The striking photographs of Clover Adams, wife of historian and writer Henry Adams, capture iconic moments of Gilded Age Boston and Washington, D.C., while also opening pathways to her long-concealed inner life. Her photographs tell a story—her story. This exhibition features many of Clover's images, some of which have not been shown publicly, along with her letters, the notebook she used to record the technical aspects of her photographs, Henry's letters, and other family materials.
At the heart of Clover’s story is a mystery: just when she found a powerful way through photography to document her life, it started to unravel. On a gloomy Sunday morning in December 1885, Clover committed suicide by drinking from a vial of potassium cyanide, a chemical used to develop photographs. Henry Adams commissioned a bronze statue by Augustus Saint-Gaudens to mark his wife’s grave in Washington’s Rock Creek Cemetery. But he rarely spoke of her and never mentioned her in his Pulitzer prize-winning The Education of Henry Adams.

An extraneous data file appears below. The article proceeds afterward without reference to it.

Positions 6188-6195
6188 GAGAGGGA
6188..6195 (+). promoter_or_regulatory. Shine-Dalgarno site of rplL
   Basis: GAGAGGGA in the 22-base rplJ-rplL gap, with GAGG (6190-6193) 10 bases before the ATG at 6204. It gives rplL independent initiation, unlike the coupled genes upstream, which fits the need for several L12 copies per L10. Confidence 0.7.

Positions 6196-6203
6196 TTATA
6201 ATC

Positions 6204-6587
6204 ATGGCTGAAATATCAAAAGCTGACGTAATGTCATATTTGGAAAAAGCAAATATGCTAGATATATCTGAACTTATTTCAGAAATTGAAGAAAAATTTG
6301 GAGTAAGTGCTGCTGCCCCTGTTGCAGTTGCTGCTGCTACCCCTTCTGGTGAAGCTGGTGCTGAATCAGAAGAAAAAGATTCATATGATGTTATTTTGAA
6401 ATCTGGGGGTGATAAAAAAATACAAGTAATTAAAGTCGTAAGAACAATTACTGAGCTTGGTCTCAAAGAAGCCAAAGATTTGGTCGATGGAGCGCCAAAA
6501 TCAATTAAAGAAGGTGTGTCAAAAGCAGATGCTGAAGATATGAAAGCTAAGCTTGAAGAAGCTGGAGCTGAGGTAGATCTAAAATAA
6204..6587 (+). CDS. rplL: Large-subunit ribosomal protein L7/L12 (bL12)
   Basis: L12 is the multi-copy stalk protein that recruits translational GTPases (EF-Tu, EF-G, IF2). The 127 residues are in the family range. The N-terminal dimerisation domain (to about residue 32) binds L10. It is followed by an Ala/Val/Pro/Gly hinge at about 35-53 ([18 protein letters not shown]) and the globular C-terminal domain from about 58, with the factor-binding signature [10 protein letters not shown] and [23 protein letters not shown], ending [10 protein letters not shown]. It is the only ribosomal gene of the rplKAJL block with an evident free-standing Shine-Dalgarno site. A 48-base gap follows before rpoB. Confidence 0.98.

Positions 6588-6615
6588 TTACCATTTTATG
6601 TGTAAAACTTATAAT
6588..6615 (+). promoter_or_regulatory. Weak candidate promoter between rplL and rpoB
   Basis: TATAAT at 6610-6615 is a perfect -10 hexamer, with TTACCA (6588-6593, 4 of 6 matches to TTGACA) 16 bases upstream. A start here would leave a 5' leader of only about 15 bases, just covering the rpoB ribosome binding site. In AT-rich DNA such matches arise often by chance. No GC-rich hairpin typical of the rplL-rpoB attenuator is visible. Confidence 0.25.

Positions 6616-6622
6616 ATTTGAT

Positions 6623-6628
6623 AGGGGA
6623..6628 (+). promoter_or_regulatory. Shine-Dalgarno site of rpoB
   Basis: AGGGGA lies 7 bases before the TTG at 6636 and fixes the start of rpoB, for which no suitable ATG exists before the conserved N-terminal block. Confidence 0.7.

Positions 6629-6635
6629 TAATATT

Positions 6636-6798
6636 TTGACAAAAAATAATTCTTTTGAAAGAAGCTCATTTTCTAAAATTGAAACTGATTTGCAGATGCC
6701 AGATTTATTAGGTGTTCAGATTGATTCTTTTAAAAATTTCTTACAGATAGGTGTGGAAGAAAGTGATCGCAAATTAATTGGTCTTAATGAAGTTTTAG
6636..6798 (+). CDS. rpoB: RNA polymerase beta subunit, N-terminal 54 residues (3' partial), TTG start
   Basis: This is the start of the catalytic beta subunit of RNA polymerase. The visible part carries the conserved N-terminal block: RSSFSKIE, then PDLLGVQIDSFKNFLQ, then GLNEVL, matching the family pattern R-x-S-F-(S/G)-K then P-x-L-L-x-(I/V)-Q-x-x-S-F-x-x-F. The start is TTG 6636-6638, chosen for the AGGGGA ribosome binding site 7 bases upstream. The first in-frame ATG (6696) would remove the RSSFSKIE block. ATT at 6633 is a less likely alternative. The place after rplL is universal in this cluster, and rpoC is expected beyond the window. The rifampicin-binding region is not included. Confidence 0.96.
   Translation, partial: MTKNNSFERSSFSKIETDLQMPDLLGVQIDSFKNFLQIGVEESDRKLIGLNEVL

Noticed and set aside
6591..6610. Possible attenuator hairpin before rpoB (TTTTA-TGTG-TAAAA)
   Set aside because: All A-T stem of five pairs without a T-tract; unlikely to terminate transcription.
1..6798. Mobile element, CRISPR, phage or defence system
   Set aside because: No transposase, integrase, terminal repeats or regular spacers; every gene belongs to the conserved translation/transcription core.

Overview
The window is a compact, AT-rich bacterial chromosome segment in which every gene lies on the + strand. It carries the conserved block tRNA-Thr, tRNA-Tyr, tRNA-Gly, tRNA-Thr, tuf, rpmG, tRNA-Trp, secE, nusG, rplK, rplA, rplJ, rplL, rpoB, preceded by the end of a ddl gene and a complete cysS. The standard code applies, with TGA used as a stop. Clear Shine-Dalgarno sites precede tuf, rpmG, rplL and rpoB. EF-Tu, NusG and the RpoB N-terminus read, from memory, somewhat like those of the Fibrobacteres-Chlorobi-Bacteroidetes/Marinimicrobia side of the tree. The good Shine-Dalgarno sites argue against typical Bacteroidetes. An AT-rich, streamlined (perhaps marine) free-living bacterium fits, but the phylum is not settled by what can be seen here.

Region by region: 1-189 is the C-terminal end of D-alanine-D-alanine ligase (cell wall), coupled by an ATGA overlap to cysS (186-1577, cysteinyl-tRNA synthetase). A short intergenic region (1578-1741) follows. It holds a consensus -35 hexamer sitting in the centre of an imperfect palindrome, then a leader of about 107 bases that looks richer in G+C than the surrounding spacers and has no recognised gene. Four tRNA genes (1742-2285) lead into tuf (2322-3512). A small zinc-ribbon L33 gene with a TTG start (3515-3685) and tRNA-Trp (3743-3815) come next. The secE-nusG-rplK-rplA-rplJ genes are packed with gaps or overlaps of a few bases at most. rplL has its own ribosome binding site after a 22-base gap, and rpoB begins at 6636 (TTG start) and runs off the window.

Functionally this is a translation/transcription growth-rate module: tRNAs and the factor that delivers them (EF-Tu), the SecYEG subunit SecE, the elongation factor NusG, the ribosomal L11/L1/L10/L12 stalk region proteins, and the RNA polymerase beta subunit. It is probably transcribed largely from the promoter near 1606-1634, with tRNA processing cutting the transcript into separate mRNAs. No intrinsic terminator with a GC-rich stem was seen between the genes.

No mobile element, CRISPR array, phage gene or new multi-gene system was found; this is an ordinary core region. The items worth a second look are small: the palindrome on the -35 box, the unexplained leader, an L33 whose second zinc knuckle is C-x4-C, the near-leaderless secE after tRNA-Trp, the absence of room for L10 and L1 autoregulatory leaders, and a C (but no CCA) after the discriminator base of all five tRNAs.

What got lost—until now—was the remarkable story of how Clover, in the last years of her life, discovered with her camera an eloquent means with which to express herself.